The lecture is part of the Gonzaga Environmental Studies Speaker Series — which recently sponsored Dr. Jane Goodall — and is sponsored by the Gonzaga environmental studies, and women’s and gender studies departments.

Read on for more details about Flora and her quest to keep flora and fauna functioning on earth.

Back to School Promises

I got a call this morning from an old friend, a woman who was there with me when our children were small. Those children are all grown up now (the “baby” is 15) but each year, at the beginning of September, we can't help but think back to the days when we had to gather books, crayons, lunches and sometimes bits of beloved “blankies” and fit it all into little backpacks. She called to ask me if I still had the “list.” I do.

I wrote the list in the 1990s but looking at it now, I think it still applies:

(Originally printed Monday, September 2, 2002)


Start the school year with promises
Cheryl-Anne Millsap - Correspondent

My children know that on the first day of school, maybe even the first weeks of school, I'll get up early to make their eggs just the way they like them. Or arrange their pancakes and bacon into smiley faces.

They also know that by mid-February, there will be mornings I'll dig through the breadbox for power bars left over from Bloomsday, so they can eat breakfast on the school bus.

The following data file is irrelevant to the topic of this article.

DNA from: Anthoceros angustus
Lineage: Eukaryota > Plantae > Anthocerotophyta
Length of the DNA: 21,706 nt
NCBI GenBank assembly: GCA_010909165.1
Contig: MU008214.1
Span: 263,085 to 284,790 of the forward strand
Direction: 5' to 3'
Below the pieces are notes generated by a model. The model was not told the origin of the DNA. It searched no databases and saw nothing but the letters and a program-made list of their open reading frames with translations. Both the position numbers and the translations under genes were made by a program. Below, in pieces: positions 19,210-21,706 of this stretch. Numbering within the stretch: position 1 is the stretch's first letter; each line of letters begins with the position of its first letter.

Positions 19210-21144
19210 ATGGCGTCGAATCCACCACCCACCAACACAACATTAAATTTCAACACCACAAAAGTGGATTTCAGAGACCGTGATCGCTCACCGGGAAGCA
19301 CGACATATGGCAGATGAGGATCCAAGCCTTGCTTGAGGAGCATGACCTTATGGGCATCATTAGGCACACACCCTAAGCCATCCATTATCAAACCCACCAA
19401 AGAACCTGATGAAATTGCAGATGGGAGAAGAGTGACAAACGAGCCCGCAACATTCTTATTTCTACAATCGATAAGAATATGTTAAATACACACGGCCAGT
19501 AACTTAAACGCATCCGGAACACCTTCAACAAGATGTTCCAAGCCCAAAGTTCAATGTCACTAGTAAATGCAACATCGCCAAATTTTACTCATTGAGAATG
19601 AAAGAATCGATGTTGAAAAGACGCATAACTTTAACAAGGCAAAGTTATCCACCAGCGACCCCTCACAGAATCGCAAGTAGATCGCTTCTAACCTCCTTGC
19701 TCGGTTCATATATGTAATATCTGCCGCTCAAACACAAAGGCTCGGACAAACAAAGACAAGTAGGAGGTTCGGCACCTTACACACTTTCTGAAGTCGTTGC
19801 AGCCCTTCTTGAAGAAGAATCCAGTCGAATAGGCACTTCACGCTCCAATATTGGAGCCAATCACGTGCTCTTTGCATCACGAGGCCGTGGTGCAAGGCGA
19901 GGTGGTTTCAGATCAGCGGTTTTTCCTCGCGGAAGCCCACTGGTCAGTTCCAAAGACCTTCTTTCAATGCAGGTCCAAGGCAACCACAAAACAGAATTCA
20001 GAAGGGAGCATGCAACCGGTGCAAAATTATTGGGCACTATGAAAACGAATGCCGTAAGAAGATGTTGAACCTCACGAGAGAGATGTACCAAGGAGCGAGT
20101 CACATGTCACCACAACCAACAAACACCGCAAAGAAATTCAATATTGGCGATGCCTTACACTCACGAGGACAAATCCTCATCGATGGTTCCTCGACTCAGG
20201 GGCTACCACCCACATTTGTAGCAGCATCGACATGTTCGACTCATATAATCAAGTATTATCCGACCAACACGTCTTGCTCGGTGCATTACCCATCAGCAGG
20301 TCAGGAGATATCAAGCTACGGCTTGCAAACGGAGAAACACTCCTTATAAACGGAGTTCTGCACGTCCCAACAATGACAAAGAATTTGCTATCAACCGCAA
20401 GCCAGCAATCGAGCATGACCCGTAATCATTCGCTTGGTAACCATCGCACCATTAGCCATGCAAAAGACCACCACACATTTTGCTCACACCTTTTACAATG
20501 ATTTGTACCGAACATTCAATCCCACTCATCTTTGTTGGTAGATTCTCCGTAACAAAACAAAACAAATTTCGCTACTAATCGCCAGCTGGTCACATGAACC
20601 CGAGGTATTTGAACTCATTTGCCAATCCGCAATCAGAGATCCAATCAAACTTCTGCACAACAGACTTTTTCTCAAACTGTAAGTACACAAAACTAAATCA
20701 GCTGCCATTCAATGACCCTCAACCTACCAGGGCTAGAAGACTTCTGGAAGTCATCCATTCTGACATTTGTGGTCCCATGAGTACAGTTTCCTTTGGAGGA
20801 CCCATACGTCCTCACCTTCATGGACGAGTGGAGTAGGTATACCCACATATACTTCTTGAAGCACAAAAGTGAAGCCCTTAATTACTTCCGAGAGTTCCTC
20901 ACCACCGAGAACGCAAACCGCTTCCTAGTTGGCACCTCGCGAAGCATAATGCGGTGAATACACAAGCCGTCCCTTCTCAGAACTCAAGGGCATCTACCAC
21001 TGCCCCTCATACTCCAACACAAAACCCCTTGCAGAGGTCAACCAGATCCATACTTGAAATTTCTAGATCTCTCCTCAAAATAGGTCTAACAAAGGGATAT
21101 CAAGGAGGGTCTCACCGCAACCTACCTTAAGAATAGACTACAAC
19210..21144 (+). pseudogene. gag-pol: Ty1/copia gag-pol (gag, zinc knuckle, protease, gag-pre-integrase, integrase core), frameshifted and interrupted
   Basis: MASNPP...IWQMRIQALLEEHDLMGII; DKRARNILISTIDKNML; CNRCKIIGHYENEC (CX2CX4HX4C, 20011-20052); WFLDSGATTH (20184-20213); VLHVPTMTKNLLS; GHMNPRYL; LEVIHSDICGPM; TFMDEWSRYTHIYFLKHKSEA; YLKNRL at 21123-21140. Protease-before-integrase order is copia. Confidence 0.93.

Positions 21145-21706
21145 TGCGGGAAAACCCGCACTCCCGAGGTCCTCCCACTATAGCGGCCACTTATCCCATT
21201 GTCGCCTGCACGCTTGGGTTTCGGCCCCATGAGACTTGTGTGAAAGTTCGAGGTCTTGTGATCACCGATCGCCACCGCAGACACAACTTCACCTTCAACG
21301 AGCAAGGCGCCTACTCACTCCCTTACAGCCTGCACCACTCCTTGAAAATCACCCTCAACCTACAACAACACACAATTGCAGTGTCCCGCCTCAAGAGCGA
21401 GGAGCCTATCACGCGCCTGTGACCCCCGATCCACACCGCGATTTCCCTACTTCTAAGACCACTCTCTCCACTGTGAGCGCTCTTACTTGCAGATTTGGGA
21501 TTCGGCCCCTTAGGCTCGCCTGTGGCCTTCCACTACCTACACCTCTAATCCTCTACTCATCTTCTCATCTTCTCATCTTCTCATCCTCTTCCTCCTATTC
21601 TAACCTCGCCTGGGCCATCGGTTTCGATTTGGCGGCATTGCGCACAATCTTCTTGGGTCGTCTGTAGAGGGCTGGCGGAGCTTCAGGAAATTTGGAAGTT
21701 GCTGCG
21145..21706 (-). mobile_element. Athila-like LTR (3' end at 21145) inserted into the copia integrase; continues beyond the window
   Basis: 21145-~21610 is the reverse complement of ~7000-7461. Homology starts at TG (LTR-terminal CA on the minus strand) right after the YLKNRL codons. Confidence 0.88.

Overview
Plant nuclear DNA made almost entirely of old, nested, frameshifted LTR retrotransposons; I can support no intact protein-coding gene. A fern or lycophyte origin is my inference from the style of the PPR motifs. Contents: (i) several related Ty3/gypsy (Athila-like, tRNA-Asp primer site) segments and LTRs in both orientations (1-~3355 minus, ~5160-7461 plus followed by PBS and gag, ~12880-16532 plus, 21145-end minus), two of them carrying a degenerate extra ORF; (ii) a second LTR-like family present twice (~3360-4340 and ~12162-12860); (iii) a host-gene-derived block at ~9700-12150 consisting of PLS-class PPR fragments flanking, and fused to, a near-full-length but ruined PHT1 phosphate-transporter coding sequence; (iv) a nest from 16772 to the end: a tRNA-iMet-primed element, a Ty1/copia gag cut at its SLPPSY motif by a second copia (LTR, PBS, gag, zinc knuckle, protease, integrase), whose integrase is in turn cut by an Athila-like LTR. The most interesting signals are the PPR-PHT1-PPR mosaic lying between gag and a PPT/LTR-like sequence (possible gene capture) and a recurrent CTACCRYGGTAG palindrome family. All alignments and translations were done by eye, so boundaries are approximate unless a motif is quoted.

I know that my children will start the school year with sharpened pencils and carefully organized backpacks, and by May their desks will be full of dangerously unwound spiral notebooks, missing assignments and dried up markers.

Going to school can be hard work. Getting children to school can be hard work, too. We all (parents and children) start each year with the best of intentions, but the real world, with its deadlines and gray skies and big misunderstandings, comes crashing in on us. The little things, like smiley face breakfasts and organized backpacks fall by the wayside.

That's why before the craziness starts, I pull out the “back to school” list and put it on the refrigerator. It isn't a list of school supplies, or a list of things that need to be taken care of before school starts. It is a list of promises; part contract and part covenant. It tells my children what they can expect of me and what I expect of them in return. I keep it on the door of the refrigerator, pinned by magnetic poetry, hidden behind artwork and band calendars, until the edges curl and summer vacation comes at last.

I wrote the list years ago, before my youngest daughter was even born. I wrote it when I was a sleep-deprived, over-committed young mother trying to find the energy to get three children up and out the door every morning. I needed to remind us all that even though I wasn't going to school with them each day, I was a partner in their education.

Over the years my friends saw the list and asked for a copy to put on their refrigerators. Sometimes, teachers asked for a copy to put in their classrooms.

 

Back to school

I'll wake you up and get you to school. You can't learn if you aren't there.

I'll put you to bed when I think you need to go, and I'll make you stay there. You can't learn if you can't stay awake.


I'll buy you clothes that fit the season and fall somewhere between totally boring and incredibly cool. You can't learn if you are thinking about what you are wearing.

I'll help you have fun after school and on weekends, but I won't let you take on too much. You can't learn if you are too tired.